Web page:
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Coffee + Painkillers

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This all started with my first pain management group at the Maria City Centre Hospital. I don’t do groups, I don’t even like talking in one on one situations. But my physiotherapist, Dr. Levi Rivai, told me I should really try a group. Not feel so isolated and all that. Short arse grumpy bastard.

            White walls and blue linoleum floors stretched out in front of me. The sense of death hung in every corner. I was led to the room and entered, slightly late. Cigarette smoke lingered on my clothes, a stark comparison to the sanitising alcohol I rubbed into my hands.

            Everyone had gathered in a circle of cheap plastic chairs. Uncomfortable chairs for a bunch of uncomfortable people. I grabbed a chair, the feet scraped along the floor, and I sat slightly outside the circle.

The workshop leader had handed out booklets before I’d arrived. She shuffled with her paper-filled folders, her auburn hair in a messy ponytail. A brunet guy in athletic sweats was looking at me. He smiled, freckles disappearing into his crinkles; he handed me a booklet.

I grimaced and took it. His eyebrows pinched together. I jerked my head and stared at the pages in my hands.

“So sorry about all this! I thought I was more organised,” the lady said. “Today I thought we would take it easy, get to know each other, get comfortable. So how about I start by introducing myself and go left around the circle, you can all follow my format if that helps.” She smiled wide and pushed her glasses up the bridge of her nose. “My name is Dr. Zoe Hanji, but you can all call me Zoe. I am 39 and suffer with chronic pain. I was diagnosed when I was 28.” She looked expectantly to her left.

“Hi, I’m Connie! I’m 23 and have Crohn’s disease. So if you see me get up and leave the room, I’ve gone to shit.” Connie had his hair buzzed short and wore scruffy jeans and a bright orange hoodie. His head was very round.

“I’m Sasha, I’m 24 and have carpal tunnel. I play too many video games.” She laughed, her highly tied ponytail swung around her head. She wore wrist supports.

“My name’s Reiner, I’m 21. I got into a sports accident and have some pretty gnarly nerve damage.” He was broad with a blonde buzz cut. He held hands with the guy next to him who looked nervous.

He cleared his throat a few times.

“My name’s Bertholdt, I prefer Bert. I’m 23 and I have arthritis.”

Then it was my turn.

“Jean. 22. Fibromyalgia.” I said. I leaned further back into my seat and gently rocked. My eyes just wanted to close. I couldn’t keep my focus. The room was warm and tried to lull me into sleep.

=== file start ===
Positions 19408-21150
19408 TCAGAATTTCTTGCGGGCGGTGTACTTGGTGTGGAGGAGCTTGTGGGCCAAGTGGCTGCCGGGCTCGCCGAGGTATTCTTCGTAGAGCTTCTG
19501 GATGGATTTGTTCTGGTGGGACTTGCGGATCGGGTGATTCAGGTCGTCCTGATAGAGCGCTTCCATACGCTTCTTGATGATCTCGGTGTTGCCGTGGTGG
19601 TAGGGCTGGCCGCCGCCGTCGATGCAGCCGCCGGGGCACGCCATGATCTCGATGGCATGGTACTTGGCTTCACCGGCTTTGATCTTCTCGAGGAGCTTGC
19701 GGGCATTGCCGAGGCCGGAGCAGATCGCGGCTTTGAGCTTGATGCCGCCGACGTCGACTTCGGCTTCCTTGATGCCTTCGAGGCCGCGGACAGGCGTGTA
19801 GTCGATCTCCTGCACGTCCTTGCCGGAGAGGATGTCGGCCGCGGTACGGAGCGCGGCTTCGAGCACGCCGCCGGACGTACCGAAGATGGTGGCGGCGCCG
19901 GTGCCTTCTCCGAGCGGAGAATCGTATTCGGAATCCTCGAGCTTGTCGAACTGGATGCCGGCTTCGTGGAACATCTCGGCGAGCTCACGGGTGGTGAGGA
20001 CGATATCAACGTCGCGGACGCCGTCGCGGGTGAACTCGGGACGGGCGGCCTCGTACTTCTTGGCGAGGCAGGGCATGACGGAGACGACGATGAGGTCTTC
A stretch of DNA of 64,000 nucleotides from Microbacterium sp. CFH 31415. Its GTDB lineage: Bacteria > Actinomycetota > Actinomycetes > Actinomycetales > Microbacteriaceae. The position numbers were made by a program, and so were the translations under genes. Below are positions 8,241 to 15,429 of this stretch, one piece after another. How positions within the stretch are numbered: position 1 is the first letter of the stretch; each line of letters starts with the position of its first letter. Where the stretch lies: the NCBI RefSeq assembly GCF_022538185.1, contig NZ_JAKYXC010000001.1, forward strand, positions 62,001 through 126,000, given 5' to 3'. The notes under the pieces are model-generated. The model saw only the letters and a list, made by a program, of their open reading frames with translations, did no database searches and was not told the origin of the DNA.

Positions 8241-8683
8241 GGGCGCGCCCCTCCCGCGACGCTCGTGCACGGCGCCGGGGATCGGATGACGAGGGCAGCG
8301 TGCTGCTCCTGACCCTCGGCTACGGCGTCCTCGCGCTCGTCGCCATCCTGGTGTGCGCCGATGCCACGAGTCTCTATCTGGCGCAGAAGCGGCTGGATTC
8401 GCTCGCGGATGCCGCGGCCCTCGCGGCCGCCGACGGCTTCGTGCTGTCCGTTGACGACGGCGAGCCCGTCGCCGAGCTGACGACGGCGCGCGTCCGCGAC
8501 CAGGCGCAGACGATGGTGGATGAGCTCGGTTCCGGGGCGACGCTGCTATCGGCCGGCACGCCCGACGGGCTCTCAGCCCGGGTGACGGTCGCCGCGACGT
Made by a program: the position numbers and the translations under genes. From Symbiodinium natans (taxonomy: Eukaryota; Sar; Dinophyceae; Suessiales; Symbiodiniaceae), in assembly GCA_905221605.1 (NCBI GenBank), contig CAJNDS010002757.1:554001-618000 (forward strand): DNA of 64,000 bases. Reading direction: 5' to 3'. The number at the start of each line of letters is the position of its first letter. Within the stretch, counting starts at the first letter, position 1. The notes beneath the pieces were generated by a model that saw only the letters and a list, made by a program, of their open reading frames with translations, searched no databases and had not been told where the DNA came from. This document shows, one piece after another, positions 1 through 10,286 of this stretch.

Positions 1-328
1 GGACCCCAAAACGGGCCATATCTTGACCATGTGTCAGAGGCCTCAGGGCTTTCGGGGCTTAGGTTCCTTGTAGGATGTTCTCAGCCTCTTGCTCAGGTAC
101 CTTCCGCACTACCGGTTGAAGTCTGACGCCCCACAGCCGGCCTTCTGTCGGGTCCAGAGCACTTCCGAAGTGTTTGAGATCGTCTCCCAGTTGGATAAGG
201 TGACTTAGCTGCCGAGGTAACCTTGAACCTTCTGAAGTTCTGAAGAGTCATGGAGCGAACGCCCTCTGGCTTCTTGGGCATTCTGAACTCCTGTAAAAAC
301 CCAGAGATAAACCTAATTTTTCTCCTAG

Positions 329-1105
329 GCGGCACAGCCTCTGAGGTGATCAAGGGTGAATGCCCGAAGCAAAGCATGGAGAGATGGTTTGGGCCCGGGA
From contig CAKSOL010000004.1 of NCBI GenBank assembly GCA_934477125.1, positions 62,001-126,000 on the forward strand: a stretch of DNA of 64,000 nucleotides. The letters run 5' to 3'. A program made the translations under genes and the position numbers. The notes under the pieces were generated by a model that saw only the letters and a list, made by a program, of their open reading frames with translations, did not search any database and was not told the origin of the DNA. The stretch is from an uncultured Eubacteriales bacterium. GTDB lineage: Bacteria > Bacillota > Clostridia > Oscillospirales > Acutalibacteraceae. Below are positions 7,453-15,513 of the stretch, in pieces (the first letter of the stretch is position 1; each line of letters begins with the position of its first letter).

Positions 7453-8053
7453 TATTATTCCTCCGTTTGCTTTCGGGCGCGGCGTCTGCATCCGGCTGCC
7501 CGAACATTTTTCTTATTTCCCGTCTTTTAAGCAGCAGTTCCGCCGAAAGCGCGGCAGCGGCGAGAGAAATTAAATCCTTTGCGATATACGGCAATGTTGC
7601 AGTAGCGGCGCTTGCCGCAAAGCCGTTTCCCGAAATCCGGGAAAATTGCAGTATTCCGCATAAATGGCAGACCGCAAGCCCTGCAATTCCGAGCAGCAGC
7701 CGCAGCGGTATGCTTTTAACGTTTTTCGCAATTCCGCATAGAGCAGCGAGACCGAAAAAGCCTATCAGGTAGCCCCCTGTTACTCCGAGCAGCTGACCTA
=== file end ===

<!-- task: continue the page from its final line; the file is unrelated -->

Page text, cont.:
My head snapped upright.

It was The Boy’s turn. He smiled softly and rubbed his right knee. He adjusted his leg and set it out straight.

“My name’s Marco. I’m 23. I have Chondromalacia Patellae in my right knee. Also some back pain. The doctors think it’s from an injury.”

“Wonderful thank you! I’m going to briefly go through your work booklets and let you all have some of the snacks provided. I’d like you to talk to each other and hopefully we can work in pairs for this eight week period so that you all have a supportive friend outside our sessions.” Dr. Hanji said. She flicked the booklet open and began reading and explaining sections.

My eyes drifted to the large windows behind her. My eyes stung; I hadn’t slept properly in months.

I quickly typed in my phone notes: ‘GET SLEEP PILLS OFF GP’

Everyone around me stood and ambled over to the refreshments. I heaved myself to my feet and stiffly walked to the coffee. They all spoke to one another with more energy than I could ever imagine having.

            I stirred sugar into my strong black coffee.

            “Hey,” Marco said. I didn’t think he was addressing me. “I noticed you hadn’t spoken to anyone here yet, thought I’d say hi.” My head twitched in his direction. He leaned on the table, holding weight off his injured knee.

            “I’m not very sociable.” I dropped the teaspoon on the table and sipped my drink; the warmth of the mug seeped into my cold hands.

            He laughed.

            “Spoons?” He asked. I narrowed my eyes, sipped my coffee.

            “Two.”

            “Ah, I understand.” He nodded.

            “This is our first session, how do you know about spoons?”

            He laughed again.

            “I’ve been going through a lot of different therapies to try and recover. I did a bit of pain management before I came to the group.”

            “Same.” I drained my mug and stared at him.

Dr. Hanji shuffled over, pushing her glasses back up her nose. “Jean! I’ve heard so much about you from Levi! We’re old friends. I’m so glad you’re talking to someone! Marco, Jean, how about we hurry this along and put you both together as partners? I think you’ll be a great match.” She nodded manically.

I pulled the hood of my black jacket up and tucked my hands into my sleeves. So cold. Marco smiled and appeased her.

“That sounds good to me, Dr. Hanji.”

“Wonderful! Right, must get on mingling, make sure everybody is okay!” She wandered over to the bald kid and the swingy-ponytail girl.

I let out a sign and sagged against the wall.

            He scribbled on a corner of his booklet, ripped it off and handed it to me.

            “That’s my number. Meet me in town tomorrow for lunch?” I slowly took the paper from him. “I’ve got to head off and pick up my little sister from school. See you.”

            And he left.

 

I was in and out of sleep from three the next morning. I spent hours staring at the ceiling. My body felt stiff, like a limb would fall of if I moved. My eyes were dry. I rolled onto my side and began my daily routine. I hoisted myself up and sat on the edge of my bed for a few moments, head hanging. I took deep breaths and carefully stretched out my joints.